Tuesday, May 5, 2009

Utopia? Could be...

My wife and I took a little road trip this past weekend venturing over to Phoenix to take a tour of Cosanti, a small version of Arcosanti which is located further north where the world famous Paolo Soleri Windbells are made...Cosanti Originals.

Our pictures won't do this place justice but may give you an idea of the rugged concrete construction used by the architect Paolo Soleri in creating some amazing spaces using domes, arches, and vaults.

The man has a vision of a Utopian society—urban living on a very small footprint—build up, not out. (He is still going strong at nearly 90 years of age!) You drive up to this little slice of heaven in the heart of metropolitan Phoenix but once you park your car in the gravel parking lot and begin walking down the path toward the entrance you will find yourself a million miles away.

Soleri's architecture reminds me of Frank Lloyd Wright's Taliesin West just a few miles away in that both men kept their structures basic and simple. Nothing sterile, sealed, or perfect. Wright used lots of beams, plywood and cement all sort of slapped together in a fashion unlike the perfectionism we see in most architecture today. Soleri has kept his structures simple, too, using similar materials to create round shapes in place of Wright's straight lines.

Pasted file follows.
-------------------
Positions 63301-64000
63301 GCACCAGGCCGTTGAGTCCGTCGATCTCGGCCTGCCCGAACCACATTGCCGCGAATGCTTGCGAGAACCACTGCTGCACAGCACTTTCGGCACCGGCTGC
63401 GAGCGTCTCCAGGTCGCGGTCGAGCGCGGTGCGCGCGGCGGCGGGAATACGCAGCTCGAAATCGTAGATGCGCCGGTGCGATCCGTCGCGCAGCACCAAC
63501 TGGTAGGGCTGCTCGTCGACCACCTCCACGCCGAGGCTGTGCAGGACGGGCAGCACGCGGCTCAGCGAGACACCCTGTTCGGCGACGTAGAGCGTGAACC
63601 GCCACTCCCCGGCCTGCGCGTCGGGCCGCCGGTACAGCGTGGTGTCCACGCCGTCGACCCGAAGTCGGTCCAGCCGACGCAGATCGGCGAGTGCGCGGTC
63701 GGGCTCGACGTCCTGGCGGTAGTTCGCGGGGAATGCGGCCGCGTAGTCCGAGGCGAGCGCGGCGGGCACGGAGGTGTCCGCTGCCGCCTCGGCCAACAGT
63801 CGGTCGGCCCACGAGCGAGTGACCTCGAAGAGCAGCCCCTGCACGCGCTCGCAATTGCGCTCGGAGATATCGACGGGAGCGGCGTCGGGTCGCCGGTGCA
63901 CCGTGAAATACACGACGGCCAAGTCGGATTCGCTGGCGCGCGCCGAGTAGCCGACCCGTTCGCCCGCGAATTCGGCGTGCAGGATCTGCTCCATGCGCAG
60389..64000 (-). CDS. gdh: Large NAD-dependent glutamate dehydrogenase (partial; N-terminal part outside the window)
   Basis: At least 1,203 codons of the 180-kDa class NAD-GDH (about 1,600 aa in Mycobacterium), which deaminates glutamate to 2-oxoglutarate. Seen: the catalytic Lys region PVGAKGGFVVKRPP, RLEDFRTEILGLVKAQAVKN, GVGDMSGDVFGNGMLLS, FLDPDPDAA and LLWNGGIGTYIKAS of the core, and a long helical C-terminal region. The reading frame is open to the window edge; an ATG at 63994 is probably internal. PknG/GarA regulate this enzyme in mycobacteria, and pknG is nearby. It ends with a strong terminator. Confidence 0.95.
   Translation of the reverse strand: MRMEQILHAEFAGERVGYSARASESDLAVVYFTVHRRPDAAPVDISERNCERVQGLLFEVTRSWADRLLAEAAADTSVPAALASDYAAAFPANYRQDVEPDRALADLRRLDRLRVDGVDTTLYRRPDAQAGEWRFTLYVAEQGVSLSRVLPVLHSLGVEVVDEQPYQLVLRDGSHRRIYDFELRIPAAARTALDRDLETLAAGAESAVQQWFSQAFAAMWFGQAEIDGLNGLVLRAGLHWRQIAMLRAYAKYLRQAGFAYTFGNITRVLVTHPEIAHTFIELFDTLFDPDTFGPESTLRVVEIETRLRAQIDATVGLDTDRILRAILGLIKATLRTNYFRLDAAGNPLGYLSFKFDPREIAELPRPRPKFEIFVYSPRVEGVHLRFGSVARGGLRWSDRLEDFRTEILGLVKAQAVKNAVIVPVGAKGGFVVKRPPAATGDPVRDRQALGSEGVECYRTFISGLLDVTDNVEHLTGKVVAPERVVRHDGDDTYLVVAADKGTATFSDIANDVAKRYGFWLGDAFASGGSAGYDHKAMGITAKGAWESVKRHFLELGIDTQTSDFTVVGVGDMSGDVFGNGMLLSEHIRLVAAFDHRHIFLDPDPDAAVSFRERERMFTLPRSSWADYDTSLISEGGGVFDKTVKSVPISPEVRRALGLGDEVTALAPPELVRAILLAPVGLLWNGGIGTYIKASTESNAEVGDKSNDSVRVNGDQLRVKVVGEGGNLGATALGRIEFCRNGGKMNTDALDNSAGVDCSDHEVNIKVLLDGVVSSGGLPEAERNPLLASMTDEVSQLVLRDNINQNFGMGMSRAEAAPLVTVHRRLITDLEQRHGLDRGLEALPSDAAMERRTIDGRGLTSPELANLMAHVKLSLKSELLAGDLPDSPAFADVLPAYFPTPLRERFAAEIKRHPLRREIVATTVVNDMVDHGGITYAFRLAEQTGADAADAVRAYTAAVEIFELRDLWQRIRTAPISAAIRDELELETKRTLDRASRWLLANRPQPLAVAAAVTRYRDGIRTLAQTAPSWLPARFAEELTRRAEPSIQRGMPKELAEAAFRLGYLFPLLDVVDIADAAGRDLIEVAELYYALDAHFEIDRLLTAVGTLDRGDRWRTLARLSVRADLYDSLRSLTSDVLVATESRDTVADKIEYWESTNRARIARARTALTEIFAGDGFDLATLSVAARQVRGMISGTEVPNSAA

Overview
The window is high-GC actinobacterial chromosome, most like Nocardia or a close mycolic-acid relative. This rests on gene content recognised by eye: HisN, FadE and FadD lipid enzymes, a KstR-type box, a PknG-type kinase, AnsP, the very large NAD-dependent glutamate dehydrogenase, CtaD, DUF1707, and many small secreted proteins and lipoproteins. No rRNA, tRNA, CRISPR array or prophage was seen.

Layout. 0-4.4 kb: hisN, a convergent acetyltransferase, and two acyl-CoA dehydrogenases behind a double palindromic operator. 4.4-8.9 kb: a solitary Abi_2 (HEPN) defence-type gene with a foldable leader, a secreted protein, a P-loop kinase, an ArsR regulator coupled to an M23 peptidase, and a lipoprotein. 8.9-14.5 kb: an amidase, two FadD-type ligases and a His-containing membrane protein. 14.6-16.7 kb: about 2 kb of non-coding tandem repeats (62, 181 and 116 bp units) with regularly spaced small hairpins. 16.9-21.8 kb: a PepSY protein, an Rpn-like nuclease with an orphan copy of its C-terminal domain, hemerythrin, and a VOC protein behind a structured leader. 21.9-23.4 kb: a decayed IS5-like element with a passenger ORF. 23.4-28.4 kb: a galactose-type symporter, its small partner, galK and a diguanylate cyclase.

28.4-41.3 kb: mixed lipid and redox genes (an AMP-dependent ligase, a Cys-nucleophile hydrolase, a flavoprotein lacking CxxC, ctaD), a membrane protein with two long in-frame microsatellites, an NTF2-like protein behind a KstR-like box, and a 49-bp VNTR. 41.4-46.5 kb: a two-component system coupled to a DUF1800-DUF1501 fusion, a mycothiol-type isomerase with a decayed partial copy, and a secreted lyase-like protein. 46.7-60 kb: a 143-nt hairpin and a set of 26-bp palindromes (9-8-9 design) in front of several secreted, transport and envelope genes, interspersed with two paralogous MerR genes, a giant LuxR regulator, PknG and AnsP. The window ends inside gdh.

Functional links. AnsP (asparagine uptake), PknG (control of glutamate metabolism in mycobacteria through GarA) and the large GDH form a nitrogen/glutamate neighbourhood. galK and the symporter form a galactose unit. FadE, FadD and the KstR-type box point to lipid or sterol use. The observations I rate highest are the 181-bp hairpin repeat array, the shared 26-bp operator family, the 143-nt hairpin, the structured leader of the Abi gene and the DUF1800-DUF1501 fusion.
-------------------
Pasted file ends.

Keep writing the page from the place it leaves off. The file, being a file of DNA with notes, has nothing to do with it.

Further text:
Both men seemed more concerned about the sense of space they could create rather than the sense of sterility we see in today's architecture. This sense of space is hard to explain to someone unless they already know. It's a feeling. It's a sense of belonging, a connection with the earth and an inner peace you feel upon entering. It's a communion your spirit feels with the space itself and you feel it just being there. Both men seem to have understood that great architecture is more about the space than the structure that encloses it. I, for one, applaud them both.

One of Soleri's half domes where you see a few drying racks for the clay pottery and bells.

An interesting set of windows don't you think? You can't buy those at Home Depot.

Here is a "tree" for hanging some of the windbells. The tree is made of concrete like most everything here.

Sunken sleeping quarters. I'll bet it stays pretty cool down there. (Note the floating stairs.)

The beautiful pool half shaded by the large concrete roof overhead (shown below).

This huge concrete roof is entirely supported by 4 sets of 3 wooden poles like these.

Soleri's unique way of hiding where the poles meet the roof adds to the beauty of the structure.

Just one of the many round and cylindrical concrete structures created by the Architect Soleri.

A small gift shop where you can purchase many styles of Soleri's windbells, and read all about his work in progress up at Arcosanti.

Again, these pictures are from Cosanti. The main "city" Arcosanti, is an hour north of here, is much bigger and in many ways even more impressive. We will head up there in a few weeks and bring you much more on this interesting architecture, architect, and way of living.

There has been much written about Soleri, his "city" and utopian ideals. For more info just do an internet search under "Arcosanti" or "Paolo Soleri".

Here are some links:





Photos by Michael and Monica Van Hall

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